Salary Potential and Growth Rate
Career Median Annual Salary (2020) Projected Job Growth (2020-2030) Degree Required
Computer and Information Research Scientists $131,490 22% Master's
Computer Network Architects $120,520 5% Bachelor's
Software Developers $110,140 22% Bachelor's
Information Security Analysts $102,600 33% Bachelor's
Database Administrators $98,860 8% Bachelor's
Computer Systems Analysts $99,270 7% Bachelor's
Computer Programmers $93,000 -10% Bachelor's
Network and Computer Systems Administrators $80,600 5% Bachelor's
Web Developers and Digital Designers $77,200 13% Bachelor's
Computer Support Specialist $57,910 9% Associate

Source: Bureau of Labor Statistics

Interview With a Computer Science Expert

Portrait of Alejandro Cantarero

Alejandro Cantarero

Alejandro Cantarero builds data-driven products. He works as Nami ML's CTO, helping companies with apps create happy customers through their subscription experiences. His previous roles include VP of data at Tribune Publishing and the Los Angeles Times, where he led teams of analysts, data scientists, consumer researchers, and engineers in building data products to improve the digital news experience. Alejandro holds a Ph.D. in mathematics from UCLA.

Preferred Pronouns: He / Him / His

What Certificates or Degrees in Computer Science Do You Hold?

A bachelor of science. I also have a bachelor of science in applied mathematics, a master of arts in mathematics, and a doctorate in mathematics.

Why Did You Choose to Study Computer Science?

Initially, I enjoyed the problem-solving nature of programming. As my studies continued, I got very interested in how to apply math to solve real-world problems.

The first spot I encountered this was in a required linear algebra course for all computer science majors. The class had an option to complete a project in image processing, where I learned to write programs to automatically find and extract objects inside of images. After completing this project, I shifted my computer science focus to numerical computation and took more courses in applied mathematics.

Did You Specialize?

My focus was numerical computation with an emphasis on numerical linear algebra and computational differential equations. I focused on two different application areas: image processing, including deblurring, segmentation, compression, and building 3D simulations of solid materials, including skin and muscle tissue.

What Do You Do for a Career?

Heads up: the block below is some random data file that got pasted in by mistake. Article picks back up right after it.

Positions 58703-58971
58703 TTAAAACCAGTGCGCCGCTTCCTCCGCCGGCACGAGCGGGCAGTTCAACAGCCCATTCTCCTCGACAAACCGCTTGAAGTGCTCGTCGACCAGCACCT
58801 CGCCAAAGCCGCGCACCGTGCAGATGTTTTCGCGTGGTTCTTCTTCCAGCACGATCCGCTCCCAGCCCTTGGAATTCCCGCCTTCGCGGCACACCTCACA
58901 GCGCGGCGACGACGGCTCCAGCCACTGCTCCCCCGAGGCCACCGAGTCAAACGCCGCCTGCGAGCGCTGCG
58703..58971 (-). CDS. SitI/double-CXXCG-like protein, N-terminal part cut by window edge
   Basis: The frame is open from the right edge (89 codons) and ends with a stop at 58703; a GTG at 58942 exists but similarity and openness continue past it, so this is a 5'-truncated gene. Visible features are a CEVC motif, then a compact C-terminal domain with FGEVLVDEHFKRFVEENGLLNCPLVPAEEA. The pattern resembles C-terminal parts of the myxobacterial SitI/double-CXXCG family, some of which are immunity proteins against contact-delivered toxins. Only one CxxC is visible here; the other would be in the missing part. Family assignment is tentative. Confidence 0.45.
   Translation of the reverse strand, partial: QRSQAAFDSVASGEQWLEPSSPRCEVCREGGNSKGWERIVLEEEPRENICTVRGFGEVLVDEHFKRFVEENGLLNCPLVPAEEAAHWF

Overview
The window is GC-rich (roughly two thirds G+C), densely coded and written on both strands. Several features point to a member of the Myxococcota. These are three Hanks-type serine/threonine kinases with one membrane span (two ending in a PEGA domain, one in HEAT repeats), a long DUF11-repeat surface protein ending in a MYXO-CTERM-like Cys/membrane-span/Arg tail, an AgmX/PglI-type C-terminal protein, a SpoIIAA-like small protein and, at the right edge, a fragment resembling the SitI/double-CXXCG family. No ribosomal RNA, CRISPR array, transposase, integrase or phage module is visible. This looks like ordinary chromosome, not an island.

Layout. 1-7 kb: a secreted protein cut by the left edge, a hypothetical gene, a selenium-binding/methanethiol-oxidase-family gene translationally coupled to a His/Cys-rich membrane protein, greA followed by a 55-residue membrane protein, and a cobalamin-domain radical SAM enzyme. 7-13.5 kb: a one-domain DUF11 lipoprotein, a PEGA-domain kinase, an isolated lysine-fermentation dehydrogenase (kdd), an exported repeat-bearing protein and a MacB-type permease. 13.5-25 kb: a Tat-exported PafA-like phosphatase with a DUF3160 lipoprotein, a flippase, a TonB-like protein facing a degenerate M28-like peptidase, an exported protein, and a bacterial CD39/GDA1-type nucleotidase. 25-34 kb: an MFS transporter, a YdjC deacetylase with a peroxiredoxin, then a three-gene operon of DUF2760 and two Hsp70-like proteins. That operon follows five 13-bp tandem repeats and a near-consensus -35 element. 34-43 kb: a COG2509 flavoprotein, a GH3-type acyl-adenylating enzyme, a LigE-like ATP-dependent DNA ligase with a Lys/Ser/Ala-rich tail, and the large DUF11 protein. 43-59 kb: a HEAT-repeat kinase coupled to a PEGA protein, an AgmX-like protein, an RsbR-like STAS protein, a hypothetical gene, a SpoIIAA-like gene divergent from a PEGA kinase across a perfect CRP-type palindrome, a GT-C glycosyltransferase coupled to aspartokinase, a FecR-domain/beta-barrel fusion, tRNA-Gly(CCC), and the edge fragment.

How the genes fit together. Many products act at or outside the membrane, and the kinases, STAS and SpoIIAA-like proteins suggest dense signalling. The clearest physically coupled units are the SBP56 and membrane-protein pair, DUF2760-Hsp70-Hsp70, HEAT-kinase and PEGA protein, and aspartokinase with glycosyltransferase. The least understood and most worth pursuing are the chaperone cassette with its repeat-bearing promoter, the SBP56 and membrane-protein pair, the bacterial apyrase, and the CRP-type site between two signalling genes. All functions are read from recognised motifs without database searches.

I left academics shortly after finishing my Ph.D. I now build data-driven products for companies. I'm currently CTO at Nami ML.

I've also worked in the data science field, most recently as VP of data at two different journalism companies. I built tools to increase engagement with digital news products and accelerate the transition of subscribers to the online news from the print paper.

I also worked at Timeline Labs, building algorithms to detect breaking news on social networks before it was reported by the news networks.

What Advice Would You Give Someone Considering a Computer Science Education?

Study what you love. Many courses in school do not translate directly to on-the-job skills, and that's okay. School, more than anything, is about learning how to learn.

This is especially true if you go on to get a master's or doctorate. If you do not love what you are studying, it can be hard to finish your degree. While some coursework might help you land that first job, after your first job, no one is going to ask to see what classes you took again.

If you have an interest in math or statistics, adding this coursework to your computer science studies can open a lot of doors, especially with the explosion of data science as a field.

What Degree Do You Recommend for People Interested In an Entry-Level Computer Science Career? And for People Looking to Advance Their Careers?

If you are looking to get a job as a developer at most tech companies, a bachelor's is all you need. Skip the Ph.D. unless you are looking for a job as a researcher. It is a long commitment, and a bachelor's or master's is more than sufficient to land an interesting job.

If you are looking for a job with more of a data focus, getting a master's degree and taking coursework related to data science and statistics can help with getting that first job.

If you only have a bachelor's degree and really want to work in data science, find a kaggle.com dataset that you are interested in. Kaggle runs data science competitions and provides data sets to work with. It is not so important to compete, but make a solution, present your work in a Jupyter notebook, and upload it to your personal Github account.

If you have no experience as a data scientist, this gives job recruiters something concrete to review, and it can often help land that first entry-level job as a data scientist, analyst, or machine learning engineer.

What Value Do International Programs Offer Students, In Your Opinion?

International programs can really help you land that first job (both in industry and academics) in a country or region where you do not have citizenship.

If you know you want to work in Asia or Europe, complete a program at a school in that region. Career fairs and academic conferences will introduce you to people hiring in those regions. Oftentimes, you can get a work visa. This will enable you to get that first job if you completed your degree in the country you want to work.

The Optional Practical Training Extension for STEM Students program in the United States is a great example open to computer science students who are not authorized to work in the U.S.

Resources for Computer Science Students

Prospective and current computer science students can use the resources below to find the right program and launch a tech career.

Best Computer Science Programs

Getting Into a Computer Science Program

Paying for a Computer Science Degree

Careers for Computer Science Graduates

Header Image Credit: SolStock | Getty Images